Fledglings: Songbird Elizabeth Cook
Country artist Elizabeth Cook was poised for stardom until her family life got in the way. Now, she’s back in the studio with a new album in the works—and it has a little extra seasoning.
[caption id="attachment_10974" align="aligncenter" width="960"] Guitarist and vocalist Elizabeth Cook is drawing attention following a national tour and a new album on the way. Photography by Jace Kartye[/caption]
Wildwood native Elizabeth Cook has lived a life full of the stuff of classic country songs—from her bootlegger daddy and songbird mama taking her onstage before she was in kindergarten to a stint at the Grand Ole Opry and a sit-down on The Late Show with David Letterman.With the wind at her back and a sitcom deal in hand, Cook seemed poised for stardom. But the years after 2011 saw a series of unfortunate events unfold: Her family farm burned; her father, brother, mother- and brother-in-law died in rapid succession; she got divorced; and she checked into rehab. It took five years to get back in the songwriting and recording groove.
In 2010’s Welder and 2016’s Exodus of Venus, the artist almost sounds like two different people. The same strong voice and sharp song construction that fueled her rise are enhanced by the experience of a woman who has lived the breadth of joy and loss in full. We caught up with Cook in January as she was recording a new album and gearing up for a cross-country tour and trip out to sea with the Outlaw Country Cruise alongside Steve Earle, Lucinda Williams and the Drive-By Truckers.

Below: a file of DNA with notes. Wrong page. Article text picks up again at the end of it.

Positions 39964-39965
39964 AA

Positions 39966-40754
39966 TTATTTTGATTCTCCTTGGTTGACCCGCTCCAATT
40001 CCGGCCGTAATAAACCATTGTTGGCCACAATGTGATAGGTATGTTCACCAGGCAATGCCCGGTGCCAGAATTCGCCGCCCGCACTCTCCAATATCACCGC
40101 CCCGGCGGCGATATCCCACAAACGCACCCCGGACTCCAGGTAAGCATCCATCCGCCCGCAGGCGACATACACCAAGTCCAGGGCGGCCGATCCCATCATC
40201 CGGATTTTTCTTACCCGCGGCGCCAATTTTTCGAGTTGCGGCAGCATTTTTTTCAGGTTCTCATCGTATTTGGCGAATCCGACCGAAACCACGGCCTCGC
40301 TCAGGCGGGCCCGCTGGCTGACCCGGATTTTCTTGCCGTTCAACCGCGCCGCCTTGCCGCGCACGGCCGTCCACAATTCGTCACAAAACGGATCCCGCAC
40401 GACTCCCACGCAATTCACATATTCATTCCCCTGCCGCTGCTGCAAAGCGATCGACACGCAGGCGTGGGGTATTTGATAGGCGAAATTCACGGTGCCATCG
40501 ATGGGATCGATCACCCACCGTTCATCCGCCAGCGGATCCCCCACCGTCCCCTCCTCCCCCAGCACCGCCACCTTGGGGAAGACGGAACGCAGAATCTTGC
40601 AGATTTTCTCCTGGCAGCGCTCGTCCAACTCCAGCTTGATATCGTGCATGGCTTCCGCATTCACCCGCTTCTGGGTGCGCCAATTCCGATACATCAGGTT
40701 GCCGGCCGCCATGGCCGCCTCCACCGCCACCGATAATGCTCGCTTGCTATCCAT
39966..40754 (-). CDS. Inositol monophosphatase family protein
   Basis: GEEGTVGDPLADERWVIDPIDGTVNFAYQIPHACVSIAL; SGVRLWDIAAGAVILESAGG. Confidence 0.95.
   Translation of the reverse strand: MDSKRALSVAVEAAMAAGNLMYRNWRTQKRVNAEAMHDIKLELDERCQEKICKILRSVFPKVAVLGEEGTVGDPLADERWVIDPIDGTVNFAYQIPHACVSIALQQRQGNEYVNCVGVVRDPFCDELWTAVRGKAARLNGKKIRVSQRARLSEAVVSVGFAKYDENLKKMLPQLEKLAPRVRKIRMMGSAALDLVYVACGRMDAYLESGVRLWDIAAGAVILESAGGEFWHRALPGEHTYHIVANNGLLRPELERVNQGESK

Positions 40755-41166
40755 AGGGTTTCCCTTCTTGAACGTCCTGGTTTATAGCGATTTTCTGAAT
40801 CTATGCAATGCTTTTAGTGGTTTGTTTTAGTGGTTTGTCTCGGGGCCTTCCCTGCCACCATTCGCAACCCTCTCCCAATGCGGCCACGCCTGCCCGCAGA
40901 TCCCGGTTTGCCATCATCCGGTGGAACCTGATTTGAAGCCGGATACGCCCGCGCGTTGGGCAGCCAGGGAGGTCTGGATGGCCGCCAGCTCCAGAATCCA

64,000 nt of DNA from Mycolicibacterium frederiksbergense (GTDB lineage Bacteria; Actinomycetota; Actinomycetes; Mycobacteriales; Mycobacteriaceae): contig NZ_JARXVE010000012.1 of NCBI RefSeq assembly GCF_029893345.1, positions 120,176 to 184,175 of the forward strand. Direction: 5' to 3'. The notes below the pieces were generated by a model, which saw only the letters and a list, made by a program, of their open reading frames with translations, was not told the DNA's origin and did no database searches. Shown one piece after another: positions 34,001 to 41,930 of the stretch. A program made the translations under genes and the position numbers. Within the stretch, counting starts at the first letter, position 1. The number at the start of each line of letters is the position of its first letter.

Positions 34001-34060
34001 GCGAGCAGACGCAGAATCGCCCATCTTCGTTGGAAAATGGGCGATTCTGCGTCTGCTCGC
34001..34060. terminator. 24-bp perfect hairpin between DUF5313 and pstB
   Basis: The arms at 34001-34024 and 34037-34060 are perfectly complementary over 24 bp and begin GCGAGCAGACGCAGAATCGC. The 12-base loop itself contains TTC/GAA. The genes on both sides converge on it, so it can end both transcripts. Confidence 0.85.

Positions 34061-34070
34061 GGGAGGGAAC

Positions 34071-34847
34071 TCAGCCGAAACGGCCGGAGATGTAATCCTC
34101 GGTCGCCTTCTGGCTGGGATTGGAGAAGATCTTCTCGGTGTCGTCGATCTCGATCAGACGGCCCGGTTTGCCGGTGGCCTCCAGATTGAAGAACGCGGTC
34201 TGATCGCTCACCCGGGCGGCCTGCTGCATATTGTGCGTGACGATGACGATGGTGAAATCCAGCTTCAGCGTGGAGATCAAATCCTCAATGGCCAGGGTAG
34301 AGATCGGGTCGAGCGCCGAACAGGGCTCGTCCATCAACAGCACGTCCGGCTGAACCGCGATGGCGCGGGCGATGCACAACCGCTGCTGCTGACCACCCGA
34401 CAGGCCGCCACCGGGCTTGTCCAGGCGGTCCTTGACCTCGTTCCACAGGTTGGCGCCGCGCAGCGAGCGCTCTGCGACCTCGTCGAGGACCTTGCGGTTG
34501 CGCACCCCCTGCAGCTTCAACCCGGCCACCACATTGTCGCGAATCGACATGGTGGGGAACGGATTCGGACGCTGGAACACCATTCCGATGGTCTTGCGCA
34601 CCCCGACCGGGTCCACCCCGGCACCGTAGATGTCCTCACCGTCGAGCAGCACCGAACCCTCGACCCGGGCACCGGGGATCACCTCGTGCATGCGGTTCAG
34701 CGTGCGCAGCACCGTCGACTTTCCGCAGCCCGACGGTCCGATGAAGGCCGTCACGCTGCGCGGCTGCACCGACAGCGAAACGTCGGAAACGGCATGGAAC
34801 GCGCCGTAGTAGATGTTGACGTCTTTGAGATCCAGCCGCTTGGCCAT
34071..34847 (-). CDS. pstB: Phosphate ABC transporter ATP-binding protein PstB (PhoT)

The years between Welder and Venus were full of personal tragedy. What moved you to go back to the studio?
EC: Tragedy ain’t all it was. Literally, the day I began the process of following up Welder with the next album, I was invited to sit on the couch on The Late Show with David Letterman.This came out of nowhere and quickly led to a sitcom deal with CBS and basically two years of partying at the Chateau Marmont in Hollywood. Then the tragedies began. Then the recovery from the tragedies began. I went back into the studio out of necessity in 2015. I wasn’t well. I was in a bad relationship and on heavy-handed psych meds. But I stand behind every line on Exodus of Venus. It came from the place I was living. It was visceral, but I wasn’t really cognizant. I was still in a bad dream.
Six years away is an eternity in the music biz, almost like starting over. How has your approach to the fundamentals—writing, touring, recording—changed?
EC: I feel more grown up and like a kid again all at the same time. I think I’m less intimidated by it all. Like Lt. Dan at the top of the ship in the middle of the storm on the shrimp boat. I’m still fragile. But whatever. Bring it.
Who are your key influences?
EC: My main influence is just my life. I sing about it in all kinds of ways. The way it sounds is meant to serve the point of telling about it, and nothing more. I am not reverent to any one ilk of instrumental conglomerates. I am a fan of Jell-O.
Where do you see yourself in five years? What’s the Elizabeth Cook master plan?
EC: I decline to fill out this job application. That would be an exercise in futility.
5 Top Songs by Elizabeth Cook
Exodus of Venus
Exodus of Venus
Exodus of Venus
Heroin Addict Sister
Sometimes it Takes Balls to Be a Woman